/usr/share/man/man8/ntfs-3g.8
/usr/share/man/man8/ntfsclone.8
/usr/share/man/man8/ntfsfix.8
/usr/share/man/man8/ntfsinfo.8
/usr/share/man/man8/ntfslabel.8
/usr/share/man/man8/ntfsresize.8
/usr/share/man/man8/ntfssecaudit.8
/usr/share/man/man8/ntfsundelete.8
/usr/share/man/man8/ntfsusermap.8
/usr/share/man/man8/ntfswipe.8
[ verifying class <System> ]

Installation of <ntfs-3g> was successful.

e) If a fuse kernel module was already installed :
pkg uninstall libfuse
pkg uninstall fusefs

reboot

f) Use wget or curl to download fuse-kernel-1.2AR.7.pkg.zip

g) unzip -x fuse-kernel-1.2AR.7.pkg.zip

h) pkgadd -d fuse-kernel-1.2AR.7.pkg all

Watch the output for something like this:


Processing package instance <fusefs> from </export/home/username/fuse-kernel-1.2AR.7.pkg>

fusefs(x86) 1.2AR.7
## Processing package information.
## Processing system information.
   4 package pathnames are already properly installed.
## Verifying disk space requirements.
## Checking for conflicts with packages already installed.
## Checking for setuid/setgid programs.

Installing fusefs as <fusefs>

## Installing part 1 of 1.
/usr/kernel/drv/amd64/fuse
/usr/kernel/drv/fuse
/usr/kernel/drv/fuse.conf
[ verifying class <System> ]

Installation of <fusefs> was successful.


i) If this is the first time a fuse kernel module is being installed:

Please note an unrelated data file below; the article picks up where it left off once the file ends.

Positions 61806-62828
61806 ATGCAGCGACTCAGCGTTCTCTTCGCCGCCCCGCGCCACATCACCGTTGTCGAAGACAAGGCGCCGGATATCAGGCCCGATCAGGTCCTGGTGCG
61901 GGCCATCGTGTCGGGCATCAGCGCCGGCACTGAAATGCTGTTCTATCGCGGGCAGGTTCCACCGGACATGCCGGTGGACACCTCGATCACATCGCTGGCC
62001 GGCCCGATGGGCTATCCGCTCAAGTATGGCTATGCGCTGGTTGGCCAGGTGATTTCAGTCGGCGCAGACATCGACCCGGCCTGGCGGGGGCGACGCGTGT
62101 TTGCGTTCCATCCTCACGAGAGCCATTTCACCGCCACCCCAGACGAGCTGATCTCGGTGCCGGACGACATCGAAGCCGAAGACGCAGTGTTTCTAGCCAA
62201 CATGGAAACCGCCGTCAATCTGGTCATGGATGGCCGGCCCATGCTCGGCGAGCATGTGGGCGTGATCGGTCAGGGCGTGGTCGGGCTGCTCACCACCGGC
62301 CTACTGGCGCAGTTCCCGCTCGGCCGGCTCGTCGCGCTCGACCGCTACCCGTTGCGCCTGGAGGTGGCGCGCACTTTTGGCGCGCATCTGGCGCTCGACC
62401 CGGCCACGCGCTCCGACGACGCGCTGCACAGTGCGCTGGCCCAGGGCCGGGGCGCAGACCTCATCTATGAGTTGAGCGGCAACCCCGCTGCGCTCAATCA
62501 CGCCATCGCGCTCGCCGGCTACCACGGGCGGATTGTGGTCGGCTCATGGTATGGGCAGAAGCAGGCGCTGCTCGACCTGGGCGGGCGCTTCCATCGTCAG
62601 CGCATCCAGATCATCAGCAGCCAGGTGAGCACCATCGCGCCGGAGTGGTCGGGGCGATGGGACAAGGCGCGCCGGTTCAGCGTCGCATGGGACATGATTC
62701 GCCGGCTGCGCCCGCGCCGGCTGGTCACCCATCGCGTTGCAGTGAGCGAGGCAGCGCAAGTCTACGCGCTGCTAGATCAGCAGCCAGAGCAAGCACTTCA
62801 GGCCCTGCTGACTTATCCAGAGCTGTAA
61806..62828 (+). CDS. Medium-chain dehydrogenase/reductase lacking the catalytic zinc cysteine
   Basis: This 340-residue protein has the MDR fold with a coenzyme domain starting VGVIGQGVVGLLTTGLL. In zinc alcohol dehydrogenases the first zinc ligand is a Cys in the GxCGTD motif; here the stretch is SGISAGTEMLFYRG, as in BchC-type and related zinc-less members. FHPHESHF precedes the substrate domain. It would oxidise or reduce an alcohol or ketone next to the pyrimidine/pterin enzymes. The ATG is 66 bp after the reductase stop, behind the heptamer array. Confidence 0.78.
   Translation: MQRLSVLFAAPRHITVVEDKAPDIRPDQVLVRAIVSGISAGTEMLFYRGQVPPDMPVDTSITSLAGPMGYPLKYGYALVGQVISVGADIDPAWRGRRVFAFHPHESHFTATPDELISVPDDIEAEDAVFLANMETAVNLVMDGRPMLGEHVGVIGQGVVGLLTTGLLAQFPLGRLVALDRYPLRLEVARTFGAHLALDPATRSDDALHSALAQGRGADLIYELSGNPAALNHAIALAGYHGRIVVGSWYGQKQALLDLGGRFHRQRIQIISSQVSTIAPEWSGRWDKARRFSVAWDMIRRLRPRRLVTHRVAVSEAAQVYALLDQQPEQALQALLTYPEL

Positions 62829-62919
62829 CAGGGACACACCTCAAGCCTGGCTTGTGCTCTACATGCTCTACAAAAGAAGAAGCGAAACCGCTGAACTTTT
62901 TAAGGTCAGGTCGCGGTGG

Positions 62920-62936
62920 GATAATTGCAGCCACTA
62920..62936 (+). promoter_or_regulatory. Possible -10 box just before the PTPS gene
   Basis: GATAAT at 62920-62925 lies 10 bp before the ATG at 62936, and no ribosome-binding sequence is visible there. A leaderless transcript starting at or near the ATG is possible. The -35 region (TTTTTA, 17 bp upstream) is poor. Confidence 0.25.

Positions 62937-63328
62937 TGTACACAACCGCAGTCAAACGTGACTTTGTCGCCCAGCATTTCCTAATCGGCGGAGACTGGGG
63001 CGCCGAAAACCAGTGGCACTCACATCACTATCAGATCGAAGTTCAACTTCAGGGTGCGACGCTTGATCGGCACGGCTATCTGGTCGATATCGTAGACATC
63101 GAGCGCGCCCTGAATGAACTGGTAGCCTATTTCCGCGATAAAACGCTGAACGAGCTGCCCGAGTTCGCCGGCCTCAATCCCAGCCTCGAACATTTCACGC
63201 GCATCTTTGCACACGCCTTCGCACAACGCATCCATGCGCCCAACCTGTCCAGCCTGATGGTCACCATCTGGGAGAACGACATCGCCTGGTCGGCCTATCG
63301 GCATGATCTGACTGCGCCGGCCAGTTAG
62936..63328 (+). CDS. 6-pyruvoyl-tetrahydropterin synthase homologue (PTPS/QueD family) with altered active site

add_drv -m 'fuse 0666 root sys' fuse
ln -s /devices/pseudo/fuse@0:fuse /dev/fuse

j) Reboot Solaris 11:
reboot

STEP 2

Find connected external USB drive and mount it using ntfs-3g.

a) Use the command

cfgadm | fgrep conn

to verify USB storage device is seen by Solaris 11 and connected, as in usb0/2 in the following example:

root@solaris11-3:~# cfgadm | fgrep conn
usb1/1                         usb-storage  connected    configured   ok


b) Use the command:

# rmformat

to get the raw disk device name for your external USB HDD, as in /dev/rdsk/c3t0d0p0 in the example below:

root@solaris11-3:~# rmformat
Looking for devices...
     1. Logical Node: /dev/rdsk/c1t1d0p0
        Physical Node: /pci@0,0/pci-ide@1,1/ide@0/sd@1,0
        Connected Device: VBOX     CD-ROM           1.0
        Device Type: DVD Reader
        Bus: IDE
        Size: <Unknown>
        Label: <Unknown>
        Access permissions: <Unknown>
     2. Logical Node: /dev/rdsk/c3t0d0p0
        Physical Node: /pci@0,0/pci8086,265c@b/storage@1/disk@0,0
        Connected Device: WD       My Book 1110     1030
        Device Type: Removable
        Bus: USB
        Size: 1430.1 GB
        Label: <Unknown>
        Access permissions: <Unknown>
     3. Logical Node: /dev/rdsk/c3t0d1p0
        Physical Node: /pci@0,0/pci8086,265c@b/storage@1/disk@0,1
        Connected Device: WD       Virtual CD 1110  1030
        Device Type: CD Reader
        Bus: USB